A federal judge on Wednesday chastised an attorney representing a Capitol riot defendant for arguing that D.C. residents despise rural Americans' "traditional values" while seeking to have the proceedings moved to another court.
U.S. District Judge Amit Mehta singled out the attorney, David W. Fischer, for the remarks during a lengthy hearing on Wednesday in one of the government's biggest cases concerning the Jan. 6 attack on the U.S. Capitol.
"This brief – and I will be reserved about what I'm about to say – reads less like a legal brief than something you might read on a blog," said Mehta, an Obama appointee. "And that's not acceptable. I expect better from you, I expect better from every other lawyer in this courtroom."
Mehta conceded that there could be a valid legal argument for why Fischer's client would not be able to receive a fair trial in Washington, but said the lawyer's rhetoric was an inappropriate way to go about raising the issue.
"You just can't come in here and start sneaking statements about traditional values and whether people in a particular city have them or despise them. It's just not going to fly," the judge said.
Fischer is representing Thomas Edward Caldwell, one of 18 co-defendants in a felony conspiracy case centered on the right-wing militia group the Oath Keepers.
Last month, Fischer submitted a motion on behalf of Caldwell, a Virginia resident, seeking a change of venue. In the filing, he argued that the district's residents are largely hostile to former President TrumpDonald TrumpTrump defends indicted GOP congressman House to vote Thursday on holding Bannon in contempt Youngkin calls for investigation into Loudoun County School Board amid sexual assault allegations MORE and his supporters, making it difficult to convene an impartial jury.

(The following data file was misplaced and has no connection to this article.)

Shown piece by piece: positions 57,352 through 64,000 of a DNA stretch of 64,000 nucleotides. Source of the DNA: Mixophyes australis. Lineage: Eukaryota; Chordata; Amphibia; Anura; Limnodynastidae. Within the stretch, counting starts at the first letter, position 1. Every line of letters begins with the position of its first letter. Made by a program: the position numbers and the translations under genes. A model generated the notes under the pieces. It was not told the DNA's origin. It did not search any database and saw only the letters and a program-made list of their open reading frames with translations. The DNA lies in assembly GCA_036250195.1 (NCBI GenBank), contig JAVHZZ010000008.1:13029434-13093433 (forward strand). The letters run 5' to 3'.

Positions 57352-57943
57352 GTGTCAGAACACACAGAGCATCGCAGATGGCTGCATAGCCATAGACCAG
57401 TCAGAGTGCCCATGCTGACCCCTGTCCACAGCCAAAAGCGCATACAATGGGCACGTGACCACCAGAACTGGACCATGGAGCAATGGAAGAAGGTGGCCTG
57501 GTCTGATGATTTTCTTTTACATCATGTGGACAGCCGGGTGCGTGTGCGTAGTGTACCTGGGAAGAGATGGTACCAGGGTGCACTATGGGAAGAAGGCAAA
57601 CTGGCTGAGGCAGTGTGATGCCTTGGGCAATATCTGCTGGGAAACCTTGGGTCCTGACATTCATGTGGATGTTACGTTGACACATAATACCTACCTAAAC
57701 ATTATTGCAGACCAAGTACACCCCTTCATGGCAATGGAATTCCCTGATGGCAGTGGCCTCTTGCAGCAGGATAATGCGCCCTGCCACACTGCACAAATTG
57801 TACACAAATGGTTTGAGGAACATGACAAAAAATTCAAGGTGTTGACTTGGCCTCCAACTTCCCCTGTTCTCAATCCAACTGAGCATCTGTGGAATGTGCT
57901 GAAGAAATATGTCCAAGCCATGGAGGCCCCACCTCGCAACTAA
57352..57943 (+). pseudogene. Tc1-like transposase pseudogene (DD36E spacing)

"District residents not only despise Caldwell’s politics—they despise many things that traditional America stands for," the motion reads. "District residents, who largely style themselves as chic, sophisticated, worldly, high-brow urbanites, are repulsed by rural America’s traditional values, patriotism, religion, gun ownership, and perceived lack of education. Conversely, rural America is repulsed by what it perceives as East and West Coast progressive snobbery, addiction to government funding, lack of moral values, and petulant intolerance for those with different viewpoints."
Fischer said in court on Wednesday that he may have gone too far with the language he used in the brief but argued that Caldwell and the other defendants have been facing hostile treatment from the media and politicians and have been unfairly labeled as racists.
"Maybe I was a little bit extreme in my language but it's very frustrating to my client," Fischer said.
Wednesday's hearing focused on some of the defendants' efforts to dismiss the serious charges that federal prosecutors are pushing.
The Justice Department has employed a novel approach with many of the alleged participants in the riot, charging them with obstructing an official proceeding, a felony charge that carries a maximum possible sentence of 20 years in prison.
Fischer and other attorneys for the defendants in the case are arguing that the offense is being misapplied to their clients because the Electoral College certification on Jan. 6 is not an "official proceeding" under the law in question.